NYTimes: The Tragedy of Baltimore

I lived in Baltimore back in 2009 and recently had a chance to visit again. What the article says is true, the city was going in a very positive direction until dumb do-gooders came and started conducting their social-justicey experiments, and the city went to hell. It’s the same thing as the crime wave of the 1970s and the release of the mentally ill into the streets in the 1980s. A dumb experiment designed by a bunch of clueless socially conscious snowflakes that destroys people.

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3 thoughts on “NYTimes: The Tragedy of Baltimore”

  1. “A dumb experiment designed by a bunch of clueless socially conscious snowflakes that destroys people”

    But their intentions were good, so the real world consequences don’t matter next to that….. unless you’ve come to believe (as I often do) that their intentions were and are rotten to the core….
    Alternate take: The snowflakes didn’t want things to get better, they wanted things to get worse and they devised a successful plan to carry out their objectives.

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    1. I’m also starting to think it’s not a bug but the actual goal. How else can it be that absolutely everything the snowflakes are doing leads to such a horrible place? Like this idea of encouraging homeless encampments in California and Seattle for humanitarian reasons. This idiocy is already killing people and will kill some more but the do-gooders are undeterred. God, I hate them. Baltimore was doing better, I saw it with my own eyes. And this is what they did to it.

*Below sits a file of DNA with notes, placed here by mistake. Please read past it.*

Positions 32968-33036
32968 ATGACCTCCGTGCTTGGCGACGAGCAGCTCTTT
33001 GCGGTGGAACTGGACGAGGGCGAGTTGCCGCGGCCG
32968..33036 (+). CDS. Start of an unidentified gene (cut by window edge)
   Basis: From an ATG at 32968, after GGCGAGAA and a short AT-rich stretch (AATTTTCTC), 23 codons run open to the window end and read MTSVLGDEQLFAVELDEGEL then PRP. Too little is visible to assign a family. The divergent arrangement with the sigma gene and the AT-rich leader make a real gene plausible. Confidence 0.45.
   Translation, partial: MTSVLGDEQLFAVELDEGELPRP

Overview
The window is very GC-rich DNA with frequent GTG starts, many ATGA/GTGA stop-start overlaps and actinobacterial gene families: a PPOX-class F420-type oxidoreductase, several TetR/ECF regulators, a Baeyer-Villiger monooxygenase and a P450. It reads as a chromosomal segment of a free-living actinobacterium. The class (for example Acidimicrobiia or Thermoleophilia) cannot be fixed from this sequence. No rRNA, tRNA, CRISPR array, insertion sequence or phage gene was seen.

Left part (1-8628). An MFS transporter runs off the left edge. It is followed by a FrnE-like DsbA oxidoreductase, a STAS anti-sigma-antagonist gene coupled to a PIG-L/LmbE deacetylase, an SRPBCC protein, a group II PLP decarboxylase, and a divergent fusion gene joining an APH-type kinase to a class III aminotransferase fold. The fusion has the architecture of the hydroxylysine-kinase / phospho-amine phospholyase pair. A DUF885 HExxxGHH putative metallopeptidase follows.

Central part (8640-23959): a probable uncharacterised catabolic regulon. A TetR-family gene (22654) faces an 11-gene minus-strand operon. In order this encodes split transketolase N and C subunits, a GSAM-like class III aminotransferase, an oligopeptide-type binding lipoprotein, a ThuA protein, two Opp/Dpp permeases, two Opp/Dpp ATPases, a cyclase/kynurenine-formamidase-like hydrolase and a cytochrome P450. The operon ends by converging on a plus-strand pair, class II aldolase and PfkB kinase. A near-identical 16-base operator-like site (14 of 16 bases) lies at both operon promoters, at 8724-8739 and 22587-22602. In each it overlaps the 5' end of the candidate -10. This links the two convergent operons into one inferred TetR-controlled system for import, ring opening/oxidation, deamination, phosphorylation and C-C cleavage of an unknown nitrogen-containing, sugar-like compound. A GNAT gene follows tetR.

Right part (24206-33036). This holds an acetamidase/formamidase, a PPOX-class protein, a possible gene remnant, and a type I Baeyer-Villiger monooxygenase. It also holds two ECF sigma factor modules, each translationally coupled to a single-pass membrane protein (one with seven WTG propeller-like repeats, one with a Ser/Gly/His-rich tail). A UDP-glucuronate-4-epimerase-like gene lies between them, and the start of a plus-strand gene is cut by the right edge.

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      1. I like to think of this as ‘conspicuous compassion’ analogous to Veblen’s notion of ‘conspicuous consumption’. Snowflake philanthropy needs to be as visible as possible, manufactured to go viral on social media. Conspicuous consumption is a way of asserting status, and the actual consumption is secondary. It’s the same for conspicuous compassion.

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